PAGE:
Poem of the Day

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The Blues

 

Most people would say blue’s a colour: the colour of sky and the sea

And If I should happen to ask you, I fully expect you’d agree,

But blue is much more than a colour: believe me, it really is true,

Because if you don’t, or you just simply won’t,

I might have a real blue with you!

 

For blue is not always a colour. It’s a blue when we argue or fight.

When our faces are red and some heated words said,

It’s a blue that we’re having all right.

A blue, then, is not very pleasant and we may be left feeling quite bad

Should that happen to you, you’ll be feeling quite blue,

Which is simply to say you that you’re sad.

 

You may hear a person called “Bluey”, or “Blue” if the name is made short.

It’s said as a joke to a red-headed bloke:

One with hair of the gingery sort.

But if you’re a loyal Australian and value this land and its ways

Then we’ll call you “true blue” and think highly of you,

For the “true blue” are people we praise.

 

Now even when blue IS a colour, we’re not always sure what to think.

We know it’s not green like a pea or a bean, and it’s hardly a yellow or pink!

But it could be a sky blue or navy. It might be an aquamarine,

Or baby blue, cobalt or turquoise, for these too may sometimes be seen.

So before you say “blue”, take a moment or two

And  make sure you make clear what you mean!

 

Monty Edwards

Submitted in response to Poetry Prompt #3

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Monty says: “As I thought about the different colours, I was struck by the range of uses of the word “blue”, and also the various shades in which the colour blue may be seen. I thought it might be helpful to children and new Australians to explore this in a poem.”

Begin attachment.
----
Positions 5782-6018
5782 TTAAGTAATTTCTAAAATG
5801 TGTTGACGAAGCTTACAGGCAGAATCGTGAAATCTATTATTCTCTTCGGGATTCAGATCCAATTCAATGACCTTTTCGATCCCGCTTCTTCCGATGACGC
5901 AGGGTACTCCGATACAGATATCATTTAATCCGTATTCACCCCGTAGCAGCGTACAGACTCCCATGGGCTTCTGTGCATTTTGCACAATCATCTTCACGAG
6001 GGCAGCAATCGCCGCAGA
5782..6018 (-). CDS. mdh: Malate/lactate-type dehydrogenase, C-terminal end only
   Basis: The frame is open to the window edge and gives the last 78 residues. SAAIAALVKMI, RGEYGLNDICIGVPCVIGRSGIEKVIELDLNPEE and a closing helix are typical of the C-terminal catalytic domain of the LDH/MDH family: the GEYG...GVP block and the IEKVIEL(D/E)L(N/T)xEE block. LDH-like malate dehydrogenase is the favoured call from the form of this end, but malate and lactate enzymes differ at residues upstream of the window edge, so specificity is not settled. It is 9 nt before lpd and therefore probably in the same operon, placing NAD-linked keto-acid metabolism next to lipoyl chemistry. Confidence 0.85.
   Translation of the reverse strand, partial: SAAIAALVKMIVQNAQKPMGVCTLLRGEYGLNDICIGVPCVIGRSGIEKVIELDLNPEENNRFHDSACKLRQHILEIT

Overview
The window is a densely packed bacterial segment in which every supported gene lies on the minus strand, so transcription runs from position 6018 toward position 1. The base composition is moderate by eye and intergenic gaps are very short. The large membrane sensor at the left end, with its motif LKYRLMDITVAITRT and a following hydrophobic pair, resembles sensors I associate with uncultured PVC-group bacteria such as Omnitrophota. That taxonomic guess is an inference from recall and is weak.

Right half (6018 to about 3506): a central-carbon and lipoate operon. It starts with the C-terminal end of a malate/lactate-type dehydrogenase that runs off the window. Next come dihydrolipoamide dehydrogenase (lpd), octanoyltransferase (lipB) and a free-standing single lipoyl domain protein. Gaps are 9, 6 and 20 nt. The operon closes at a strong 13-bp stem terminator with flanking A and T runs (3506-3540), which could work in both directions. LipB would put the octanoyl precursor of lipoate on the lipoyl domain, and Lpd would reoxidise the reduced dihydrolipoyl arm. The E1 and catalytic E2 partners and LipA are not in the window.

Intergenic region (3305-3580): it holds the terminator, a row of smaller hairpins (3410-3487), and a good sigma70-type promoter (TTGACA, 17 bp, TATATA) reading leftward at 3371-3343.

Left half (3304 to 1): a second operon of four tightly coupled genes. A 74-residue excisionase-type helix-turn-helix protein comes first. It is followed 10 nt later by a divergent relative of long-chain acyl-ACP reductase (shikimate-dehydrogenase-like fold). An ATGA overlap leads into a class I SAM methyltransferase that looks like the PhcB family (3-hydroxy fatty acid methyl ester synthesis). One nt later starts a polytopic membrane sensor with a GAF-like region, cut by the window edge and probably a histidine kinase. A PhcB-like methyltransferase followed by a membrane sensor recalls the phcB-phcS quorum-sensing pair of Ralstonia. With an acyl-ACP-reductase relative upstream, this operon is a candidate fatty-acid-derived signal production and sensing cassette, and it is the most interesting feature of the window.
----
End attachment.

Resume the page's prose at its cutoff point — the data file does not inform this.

Poem of the Day

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There’s a Rainbow in my Pocket

 

Inside the pocket of my shorts it’s dark and not too clean,

But you might just decipher the colours red and green.

There’s a length of string that’s red or faded nearly pink

A piece of a tangelo skin that’s sweeter than you think

A dandelion head there is, that’s rather sad and squashed

A blade of grass that’s all green now but changes when it’s washed

A toffee wrapper, blue as blue, that’s sticky-d up the dark

As well a stone of purplish-grey I found when in the park.

 

Rainbow colours but oh no, not the rainbow with its glow

Far too dirty, far too dank, it all needs cleaning to be frank.

 

Hard edges, cooling to the touch. I take it out and rub it clean

Angled just right toward the sun, its transparency is seen

In coloured bands breaks up the light,

and then stream through the colours bright

A wondrous pleasure to bestow

the prism bears its own rainbow

Virginia Lowe
  • Submitted in response to Poetry Prompt #3

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Poem of the Day

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MEET THE HOPPERS

We live up on the hillside,

And our burrows dot the grass,

Where we play and romp and sleep,

And just watch the clouds float past.

 

Although it gets chaotic,

We can still have heaps of fun,
‘cause my family’s really large,
And I love them, every one.

There’s …

Auntie Flo whose strawberry RED,
And Uncle Bob who’s ocean  BLUE,
They’ve two little PURPLE bunnies,
My cousins one and two.

Auntie June is butter YELLOW,